So why smokeless powder?? First, let's go over some disadvantages of black powder:
- It is very flammable. Black powder can easily be ignited by a single stray spark, hard impact or a hot object and therefore, it requires careful handling.
- It leaves a lot of residue behind, which can cause fouling problems inside the firearm. The residue is also caustic, which can cause corrosion issues if it is not removed quickly. What this means is that firearms that use black powder need to be cleaned after firing just a few shots.
- Black powder also produces a lot of smoke upon ignition. In fact, many infantry troops using black powder weapons faced a problem on the battlefield in that after firing a few shots, they would no longer be able to see the enemy due to the clouds of smoke produced by their own weapons.
- Black powder is hygroscopic (i.e.) it absorbs water from the atmosphere. This causes two problems: the first is that presence of water makes the powder less efficient and may even spoil it to the point where it doesn't ignite reliably. The second problem is that remnants of black powder in a firearm can cause the metal to rust rapidly. Due to this, it was necessary to clean firearms thoroughly immediately after use, especially in humid areas, in order to prevent the formation of rust.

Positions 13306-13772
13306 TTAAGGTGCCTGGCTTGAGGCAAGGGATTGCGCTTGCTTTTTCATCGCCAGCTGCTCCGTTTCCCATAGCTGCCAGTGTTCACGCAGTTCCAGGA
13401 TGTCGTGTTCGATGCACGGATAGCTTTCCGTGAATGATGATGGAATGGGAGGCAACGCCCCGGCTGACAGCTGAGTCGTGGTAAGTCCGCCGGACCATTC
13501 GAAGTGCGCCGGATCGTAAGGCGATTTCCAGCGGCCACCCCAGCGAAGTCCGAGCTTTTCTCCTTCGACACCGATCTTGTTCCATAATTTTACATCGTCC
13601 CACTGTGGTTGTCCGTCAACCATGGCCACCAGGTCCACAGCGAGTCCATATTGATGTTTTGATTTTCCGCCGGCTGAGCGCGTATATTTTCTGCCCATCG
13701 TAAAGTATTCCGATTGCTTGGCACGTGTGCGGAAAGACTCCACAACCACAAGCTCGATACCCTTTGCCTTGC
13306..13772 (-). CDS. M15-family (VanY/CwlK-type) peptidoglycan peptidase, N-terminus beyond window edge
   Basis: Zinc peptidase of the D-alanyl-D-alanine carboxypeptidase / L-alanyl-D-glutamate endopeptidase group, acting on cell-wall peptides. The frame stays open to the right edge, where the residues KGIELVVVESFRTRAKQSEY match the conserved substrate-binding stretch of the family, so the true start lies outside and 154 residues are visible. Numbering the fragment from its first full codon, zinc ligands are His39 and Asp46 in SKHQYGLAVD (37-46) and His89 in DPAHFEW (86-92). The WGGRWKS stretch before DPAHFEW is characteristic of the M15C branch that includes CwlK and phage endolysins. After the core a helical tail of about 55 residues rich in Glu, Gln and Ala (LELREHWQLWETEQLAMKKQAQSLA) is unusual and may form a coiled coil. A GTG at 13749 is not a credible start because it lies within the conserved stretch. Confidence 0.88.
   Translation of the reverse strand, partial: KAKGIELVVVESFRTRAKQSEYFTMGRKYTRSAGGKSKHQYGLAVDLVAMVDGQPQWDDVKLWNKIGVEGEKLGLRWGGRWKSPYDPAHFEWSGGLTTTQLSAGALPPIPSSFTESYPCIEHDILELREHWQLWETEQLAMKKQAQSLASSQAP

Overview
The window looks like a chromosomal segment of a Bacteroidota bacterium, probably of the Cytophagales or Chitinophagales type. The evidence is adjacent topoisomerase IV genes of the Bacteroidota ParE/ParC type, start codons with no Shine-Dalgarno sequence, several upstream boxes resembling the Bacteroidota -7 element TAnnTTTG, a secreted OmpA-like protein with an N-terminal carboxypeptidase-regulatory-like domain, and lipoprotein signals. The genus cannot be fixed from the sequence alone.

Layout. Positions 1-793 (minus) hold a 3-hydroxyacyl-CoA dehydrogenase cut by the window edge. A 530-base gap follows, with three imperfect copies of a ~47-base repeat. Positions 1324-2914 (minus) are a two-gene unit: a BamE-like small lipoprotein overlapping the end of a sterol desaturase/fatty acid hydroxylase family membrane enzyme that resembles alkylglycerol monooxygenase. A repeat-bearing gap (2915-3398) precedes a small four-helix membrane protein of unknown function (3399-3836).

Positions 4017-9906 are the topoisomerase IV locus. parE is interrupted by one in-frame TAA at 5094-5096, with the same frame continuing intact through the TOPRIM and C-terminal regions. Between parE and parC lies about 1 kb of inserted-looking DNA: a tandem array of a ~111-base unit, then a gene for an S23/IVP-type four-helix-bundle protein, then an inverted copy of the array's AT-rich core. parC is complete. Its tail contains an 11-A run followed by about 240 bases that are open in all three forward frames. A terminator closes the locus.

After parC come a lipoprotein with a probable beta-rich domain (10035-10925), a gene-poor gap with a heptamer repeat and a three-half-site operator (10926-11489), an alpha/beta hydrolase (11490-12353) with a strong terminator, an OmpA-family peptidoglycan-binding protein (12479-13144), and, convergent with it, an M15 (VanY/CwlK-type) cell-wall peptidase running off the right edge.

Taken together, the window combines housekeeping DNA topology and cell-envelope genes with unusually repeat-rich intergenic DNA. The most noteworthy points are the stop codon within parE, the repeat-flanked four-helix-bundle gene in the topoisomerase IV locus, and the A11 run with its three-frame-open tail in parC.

- Black powder does not ignite when wet. This caused many soldiers to have their firearms rendered useless during rainstorms. This is the reason why many soldiers also carried a sword or a spear as a backup weapon.
By contrast, smokeless powders offer more propulsive power than the same weight of black powder and leave a lot less smoke and residue behind. This makes it possible to not only increase the range of firearms, but also shoot for longer periods of time without cleaning the weapon -- this is what made it possible to develop semi-automatic and automatic firearms. Early smokeless powders were somewhat unstable, but as technology improved, they became a lot more stable than black powder and don't require as much careful handling. They are also not affected by rainy weather and can even ignite underwater.
With that said, there are a few misnomers about smokeless powder that we should clear up before we go in-depth with our study. First, the name is misleading: smokeless powder is not actually 100% smokeless. There is some smoke produced, but it is much less than that produced by black powder. The second misnomer is that there is no single formula for smokeless powder. In fact, there are multiple types of smokeless powders, each made with different chemicals. This is unlike black powder, where the three ingredients are always carbon, sulfur and potassium nitrate (albeit with different proportions of the ingredients and different grain sizes).
In our next post, we will study the first development in the family of smokeless powders: guncotton.
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